A clause in the note that allows the lender to demand repayment of the balance in full.
A demand clause is even better (for the lender) than an acceleration clause. An acceleration clause allows the lender to call the loan if the borrower violates some contractual provision, such as a requirement that the loan must be repaid upon sale of the property. A demand clause allows the lender to demand repayment for any reason. For example, the lender can force you to accept a higher rate by threatening that if you don't agree, the loan will be called.
The lender asking for a demand clause will no doubt disavow any intention of behaving in such a manner. But you don't put your head on a chopping block just because the executioner promises not to cut it off.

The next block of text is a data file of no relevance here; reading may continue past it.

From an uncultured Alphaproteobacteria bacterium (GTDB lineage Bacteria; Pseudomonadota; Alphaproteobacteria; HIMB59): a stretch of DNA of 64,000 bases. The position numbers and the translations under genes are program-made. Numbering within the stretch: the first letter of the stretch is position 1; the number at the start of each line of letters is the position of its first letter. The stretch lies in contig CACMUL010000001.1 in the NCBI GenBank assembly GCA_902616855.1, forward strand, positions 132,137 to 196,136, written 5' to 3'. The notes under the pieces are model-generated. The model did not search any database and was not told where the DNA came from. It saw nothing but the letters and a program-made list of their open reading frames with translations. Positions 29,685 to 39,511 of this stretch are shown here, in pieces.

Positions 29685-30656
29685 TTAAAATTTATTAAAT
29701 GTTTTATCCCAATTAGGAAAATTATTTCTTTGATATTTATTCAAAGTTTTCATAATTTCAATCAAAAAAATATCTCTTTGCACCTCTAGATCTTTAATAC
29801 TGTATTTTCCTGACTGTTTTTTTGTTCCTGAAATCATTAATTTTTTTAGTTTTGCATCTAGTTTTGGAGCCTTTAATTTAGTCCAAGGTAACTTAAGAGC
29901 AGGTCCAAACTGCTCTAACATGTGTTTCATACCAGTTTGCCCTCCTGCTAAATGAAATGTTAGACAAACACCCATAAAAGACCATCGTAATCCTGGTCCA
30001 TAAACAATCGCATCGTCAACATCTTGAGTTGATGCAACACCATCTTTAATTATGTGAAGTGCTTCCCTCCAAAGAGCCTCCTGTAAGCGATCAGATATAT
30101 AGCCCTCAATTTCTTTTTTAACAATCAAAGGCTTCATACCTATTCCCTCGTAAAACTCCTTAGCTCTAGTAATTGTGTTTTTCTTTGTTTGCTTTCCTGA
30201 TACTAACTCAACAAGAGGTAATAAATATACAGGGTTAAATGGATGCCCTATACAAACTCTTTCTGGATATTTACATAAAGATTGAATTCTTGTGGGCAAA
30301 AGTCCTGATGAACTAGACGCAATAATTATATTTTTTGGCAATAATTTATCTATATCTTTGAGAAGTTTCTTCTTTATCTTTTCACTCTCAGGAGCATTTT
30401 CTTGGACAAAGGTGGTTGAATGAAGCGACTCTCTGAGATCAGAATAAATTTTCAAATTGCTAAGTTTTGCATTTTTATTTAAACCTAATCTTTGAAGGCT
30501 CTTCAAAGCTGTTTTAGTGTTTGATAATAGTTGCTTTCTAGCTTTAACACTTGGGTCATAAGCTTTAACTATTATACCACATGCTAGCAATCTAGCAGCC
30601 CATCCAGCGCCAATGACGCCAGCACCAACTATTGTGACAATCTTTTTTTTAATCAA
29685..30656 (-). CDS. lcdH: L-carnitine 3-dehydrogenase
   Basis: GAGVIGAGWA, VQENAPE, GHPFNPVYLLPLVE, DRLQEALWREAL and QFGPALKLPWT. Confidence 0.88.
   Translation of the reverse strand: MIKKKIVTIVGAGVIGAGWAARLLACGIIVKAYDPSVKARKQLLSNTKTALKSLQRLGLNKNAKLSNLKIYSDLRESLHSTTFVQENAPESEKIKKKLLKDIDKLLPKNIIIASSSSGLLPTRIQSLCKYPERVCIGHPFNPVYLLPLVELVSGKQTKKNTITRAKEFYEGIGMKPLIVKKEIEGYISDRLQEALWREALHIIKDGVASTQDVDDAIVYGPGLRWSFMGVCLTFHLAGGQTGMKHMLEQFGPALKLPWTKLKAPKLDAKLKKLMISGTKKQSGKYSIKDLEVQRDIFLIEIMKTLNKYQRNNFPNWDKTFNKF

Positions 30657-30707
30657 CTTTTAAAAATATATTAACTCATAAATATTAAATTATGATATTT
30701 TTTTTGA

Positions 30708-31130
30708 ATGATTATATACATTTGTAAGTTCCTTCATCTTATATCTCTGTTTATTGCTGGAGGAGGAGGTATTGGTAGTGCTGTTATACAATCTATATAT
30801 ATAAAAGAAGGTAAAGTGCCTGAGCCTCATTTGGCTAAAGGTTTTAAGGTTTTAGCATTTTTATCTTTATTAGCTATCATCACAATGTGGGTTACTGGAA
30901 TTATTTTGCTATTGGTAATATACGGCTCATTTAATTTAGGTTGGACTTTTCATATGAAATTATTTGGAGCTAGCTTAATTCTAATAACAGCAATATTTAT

The Truth in Lending Disclosure has a statement that reads “This loan has a demand feature,” which is checked “yes” or “no.” Some lenders will check “yes,” even though the note has an acceleration rather than a demand feature (see Acceleration). Nonetheless, if it is checked “yes,” you want to examine the relevant sections of the note.